Sunday September 18, Rev. Catherine Williams’ sermon “Pray Every Way You Know How.” 1 Timothy 2:1-7

th-28th-23th-20th-26

In the huge pile of mail that greeted me upon my return from Trinidad a couple of weeks ago, was a letter from our Bishop, John Schol. Dear Catherine, it began, I understand you are preparing for next year’s full member retreat and examination. You have already been affirmed in your calling and have been leading people to make disciples and grow vital congregations to transform the world, Thank you. A quick glance through the rest of the letter assured me I wasn’t in any trouble – whew! The Bishop actually wrote to offer me words of hope, admonition, encouragement, and support in advance of my upcoming ordination assessment period. His closing words – “Keep the Faith! John.”

When spiritual overseers write to the pastors under their care, their words carry great import for good or for ill. I’d like to think Pastor Timothy felt at least as supported and cared for when he received his letter from his Bishop, Paul, as I felt when I received this letter from my Bishop, John. Bishops or spiritual overseers tend to be rich in faith, grounded in the Scriptures, and seasoned in life and ministry experiences; any instruction they give to those under their care could very well be the Word of the Lord to the minister and to the church.

So we are fortunate this morning to hear this Word from the Lord as we peer over Timothy’s shoulder, reading what his Bishop had to say as he offered words of instruction and administrative guidance to this young leader of the well-established church in Ephesus. Ephesus was a bustling, commercial metropolis in Western Asia Minor; we now call that region Turkey. Paul had left young Timothy in charge of this urban congregation, where philosophical and theological issues were beginning to pose a threat to the faith. So Paul did some fairly close mentoring and coaching in both letters to the young Pastor. In this first letter, just prior to where we begin reading, Paul gives the same exhortation to Timothy as John Schol gave to me – hold on to faith, he says. Hold on to faith and a good th-39conscience. Then he proceeds to suggest how: First of all, I urge that supplications, prayers, intercessions, and thanksgivings be madeThe Message Bible translation – which provided the title for today’s sermon – puts it this way, The first thing I want you to do is pray. Pray every way you know how, for everyone you know. The slightly nuanced differences between supplications, prayers, intercessions, and thanksgivings don’t really warrant separating them into discrete categories of prayer. It was the writer’s way of saying, pray every way you know how.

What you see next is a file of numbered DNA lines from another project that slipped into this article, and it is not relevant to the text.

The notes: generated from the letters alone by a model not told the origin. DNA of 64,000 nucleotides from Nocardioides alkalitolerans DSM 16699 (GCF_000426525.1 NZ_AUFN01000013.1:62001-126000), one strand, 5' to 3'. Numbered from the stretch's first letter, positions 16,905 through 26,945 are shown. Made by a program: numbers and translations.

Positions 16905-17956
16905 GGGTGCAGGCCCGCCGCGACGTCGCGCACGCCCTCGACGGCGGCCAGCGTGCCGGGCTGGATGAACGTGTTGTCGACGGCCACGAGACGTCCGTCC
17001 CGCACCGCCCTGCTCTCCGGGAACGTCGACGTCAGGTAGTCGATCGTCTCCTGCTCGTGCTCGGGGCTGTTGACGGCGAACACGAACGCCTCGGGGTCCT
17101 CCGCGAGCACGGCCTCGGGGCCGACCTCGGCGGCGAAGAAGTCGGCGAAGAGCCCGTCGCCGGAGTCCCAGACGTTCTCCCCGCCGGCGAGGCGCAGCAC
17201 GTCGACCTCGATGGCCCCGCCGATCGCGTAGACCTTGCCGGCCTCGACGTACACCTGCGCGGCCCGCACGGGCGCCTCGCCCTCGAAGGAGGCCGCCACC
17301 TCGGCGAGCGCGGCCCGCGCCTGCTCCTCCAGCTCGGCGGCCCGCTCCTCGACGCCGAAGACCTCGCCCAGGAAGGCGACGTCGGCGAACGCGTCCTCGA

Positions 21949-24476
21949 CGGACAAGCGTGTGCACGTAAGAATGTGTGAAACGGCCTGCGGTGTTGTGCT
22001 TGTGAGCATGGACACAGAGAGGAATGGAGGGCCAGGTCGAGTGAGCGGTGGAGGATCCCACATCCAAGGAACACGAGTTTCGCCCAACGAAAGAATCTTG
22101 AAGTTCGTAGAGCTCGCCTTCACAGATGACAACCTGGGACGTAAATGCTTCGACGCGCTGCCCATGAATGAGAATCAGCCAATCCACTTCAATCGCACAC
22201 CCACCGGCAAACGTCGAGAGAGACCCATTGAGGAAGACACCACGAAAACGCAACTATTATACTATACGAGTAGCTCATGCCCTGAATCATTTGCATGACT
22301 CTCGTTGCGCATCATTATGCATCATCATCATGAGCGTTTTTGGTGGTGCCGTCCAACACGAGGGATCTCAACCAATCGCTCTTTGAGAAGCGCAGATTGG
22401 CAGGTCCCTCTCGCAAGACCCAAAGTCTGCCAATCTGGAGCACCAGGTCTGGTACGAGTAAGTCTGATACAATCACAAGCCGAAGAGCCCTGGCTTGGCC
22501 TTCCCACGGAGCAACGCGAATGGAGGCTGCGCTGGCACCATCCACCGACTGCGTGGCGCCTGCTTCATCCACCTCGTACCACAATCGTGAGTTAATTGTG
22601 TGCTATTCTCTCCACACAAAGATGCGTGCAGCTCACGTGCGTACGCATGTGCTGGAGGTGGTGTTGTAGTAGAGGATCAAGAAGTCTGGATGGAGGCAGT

In our Christian tradition, to pray is essentially to talk to God. If God does not factor into this faith-building practice, we may as well call it a pious little monologue. Furthermore, if God is not expected to have something to say in response to our petitions, supplications, intercessions, or thanksgivings, then…what can I say? You probably know how it feels to have a conversation with someone where you couldn’t get a word in edgewise to save your th-14life? Granted, God’s response in the conversation may take all kinds of delightful or terrifying forms, but that calls for the kind of discernment we only get by the act of prayer, by practicing to pray. Prayer is a conversation; it is being in a place of God-awareness. Keep the faith, Paul tells Timothy; hold on to faith by first of all praying.

You might be saying, “but I don’t know how to pray.” You probably have in mind the eloquent prayers given by clergy or other spiritual leaders in worship. I am happy to clarify that verbal prayer is only one of many, many ways to pray. “How do you pray?” 

I asked a few friends. Some kneel and clasp their hands, some walk and lift their hands, some pace the floor and clap their hands, some need to locate themselves in a special place, others pray anywhere, even while they do hair in a crowded salon. Every way you know how, can also mean any way you know how. Our hymn of response suggests prayer can be an upward glance, a falling tear, a heavy sigh; it can be simple, eloquent or desperate words.